Washington and Seoul confirm North test was ICBM
South Korea’s Ministry of National Defense followed up hours later, saying Wednesday that the projectile was indeed a “new type” of ICBM, possibly a reformed version of a Hwasong-12 intermediate-range ballistic missile.
But the ministry fell short of saying whether the launch was successful, saying it was “hard to confirm” at this stage.
In his statement, Tillerson said, “Testing an ICBM represents a new escalation of the threat to the United States, our allies and partners, the region and the world,” while calling on other countries to take firm action against the North Korean regime.
“Any country that hosts North Korean guest workers, provides any economic or military benefits or fails to fully implement UN Security Council resolutions,” he continued, “is aiding and abetting a dangerous regime.”
Tillerson stressed that Washington seeks only the “peaceful denuclearization” of the Korean Peninsula and that it will “never accept” a nuclear-armed North Korea.
Tillerson’s acknowledgement that it was an ICBM contradicts an earlier statement by the U.S. Pacific Command, who said in a statement shortly after the missile test that the projectile appeared to have been an intermediate-range ballistic missile, a class that has the capacity to fly between 3,000 and 5,500 kilometers (1,864 to 3,418 miles), shorter than an ICBM’s capacity of more than 5,500 kilometers.
On Tuesday afternoon local time, hours after the U.S. Pacific Command made that assessment, North Korea said the missile was a Hwasong-14 ICBM, which flew 933 kilometers for 39 minutes after peaking at an altitude of 2,802 kilometers before landing in the East Sea.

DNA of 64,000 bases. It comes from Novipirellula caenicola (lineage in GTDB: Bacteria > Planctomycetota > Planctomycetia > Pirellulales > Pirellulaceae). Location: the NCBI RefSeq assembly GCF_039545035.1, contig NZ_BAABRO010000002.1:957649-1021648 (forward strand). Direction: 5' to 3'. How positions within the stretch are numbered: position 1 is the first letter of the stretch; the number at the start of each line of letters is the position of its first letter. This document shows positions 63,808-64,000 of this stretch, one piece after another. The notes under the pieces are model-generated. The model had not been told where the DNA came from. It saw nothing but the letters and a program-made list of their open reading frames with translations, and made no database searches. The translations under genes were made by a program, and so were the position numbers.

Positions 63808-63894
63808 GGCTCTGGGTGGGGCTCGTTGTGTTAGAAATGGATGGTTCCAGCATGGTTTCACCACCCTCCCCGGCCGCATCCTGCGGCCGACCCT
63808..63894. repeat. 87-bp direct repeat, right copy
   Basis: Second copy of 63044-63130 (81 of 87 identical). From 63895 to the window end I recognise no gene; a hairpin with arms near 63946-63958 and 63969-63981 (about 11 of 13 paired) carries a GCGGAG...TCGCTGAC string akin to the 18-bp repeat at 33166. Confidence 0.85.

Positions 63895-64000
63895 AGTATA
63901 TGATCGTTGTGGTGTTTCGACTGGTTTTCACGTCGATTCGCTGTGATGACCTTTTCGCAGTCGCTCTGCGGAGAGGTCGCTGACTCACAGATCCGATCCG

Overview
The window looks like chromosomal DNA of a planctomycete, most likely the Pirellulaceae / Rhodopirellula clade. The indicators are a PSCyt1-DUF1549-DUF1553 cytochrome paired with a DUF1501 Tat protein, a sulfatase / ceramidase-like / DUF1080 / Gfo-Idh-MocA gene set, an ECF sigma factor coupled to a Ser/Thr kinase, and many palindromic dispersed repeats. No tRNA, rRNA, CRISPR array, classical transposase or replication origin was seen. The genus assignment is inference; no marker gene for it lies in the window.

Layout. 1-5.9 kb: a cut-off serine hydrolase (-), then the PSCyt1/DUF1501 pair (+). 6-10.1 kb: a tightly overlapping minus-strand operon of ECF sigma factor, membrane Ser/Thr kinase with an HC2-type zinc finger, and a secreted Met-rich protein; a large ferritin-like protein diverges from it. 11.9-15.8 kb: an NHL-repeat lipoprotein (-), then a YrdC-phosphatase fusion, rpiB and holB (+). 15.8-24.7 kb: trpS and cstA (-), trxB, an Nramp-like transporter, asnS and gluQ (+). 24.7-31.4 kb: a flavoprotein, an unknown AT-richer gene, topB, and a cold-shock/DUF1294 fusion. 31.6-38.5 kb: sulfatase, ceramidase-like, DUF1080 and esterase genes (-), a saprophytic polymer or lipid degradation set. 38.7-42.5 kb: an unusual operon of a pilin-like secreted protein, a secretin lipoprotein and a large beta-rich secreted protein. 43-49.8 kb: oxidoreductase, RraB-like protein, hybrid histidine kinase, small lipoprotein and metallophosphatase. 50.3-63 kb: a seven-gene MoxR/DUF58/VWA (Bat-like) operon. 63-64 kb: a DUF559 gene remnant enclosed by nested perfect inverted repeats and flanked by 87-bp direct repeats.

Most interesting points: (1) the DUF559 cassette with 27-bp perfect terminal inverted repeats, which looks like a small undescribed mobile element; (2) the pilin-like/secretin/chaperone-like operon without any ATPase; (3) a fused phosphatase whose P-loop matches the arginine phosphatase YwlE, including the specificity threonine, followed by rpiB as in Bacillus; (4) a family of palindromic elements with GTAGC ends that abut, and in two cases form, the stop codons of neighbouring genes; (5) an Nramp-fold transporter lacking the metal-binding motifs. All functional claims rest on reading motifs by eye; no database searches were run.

The North said the missile was fired at a high angle, which shortens its travel distance, in order not to land in neighboring countries.
The UN Security Council said in a statement that an urgent meeting on the Hwasong-14 will be held Wednesday in New York. An official said the group was likely to adopt a joint statement condemning North Korea’s missile launch and draft wider sanctions on the regime as soon as possible.
North Korea claimed through the Korean Central News Agency (KCNA), its official mouthpiece, Wednesday that the Hwasong-14 can carry a “large and heavy nuclear warhead” and that the launch from the day before had successfully tested atmospheric re-entry technology, a crucial element of a long-range missile.
An ICBM requires a re-entry vehicle to withstand the intense heat surrounding the nuclear warhead when it arcs through space and re-enters the atmosphere, and to insulate the warhead from the absorbed heat.
Local and U.S. military experts have been dubious whether North Korea actually holds this technology, as it has asserted numerous times before.
The launch was a “gift” to Americans for their Fourth of July celebration, the North said in its KCNA report.
Local military officials said South Korea and the U.S. staged a combined ballistic missile exercise Wednesday morning in the East Sea to send a “warning message” to North Korea and show the allies’ military readiness.
The training was said to have been directly ordered by President Moon Jae-in, who proposed the idea to U.S. President Donald Trump through their national security advisors, according to Blue House officials. Trump was quoted as saying he thought highly of Moon’s decision and agreed to it.
BY LEE SUNG-EUN [firstname.lastname@example.org]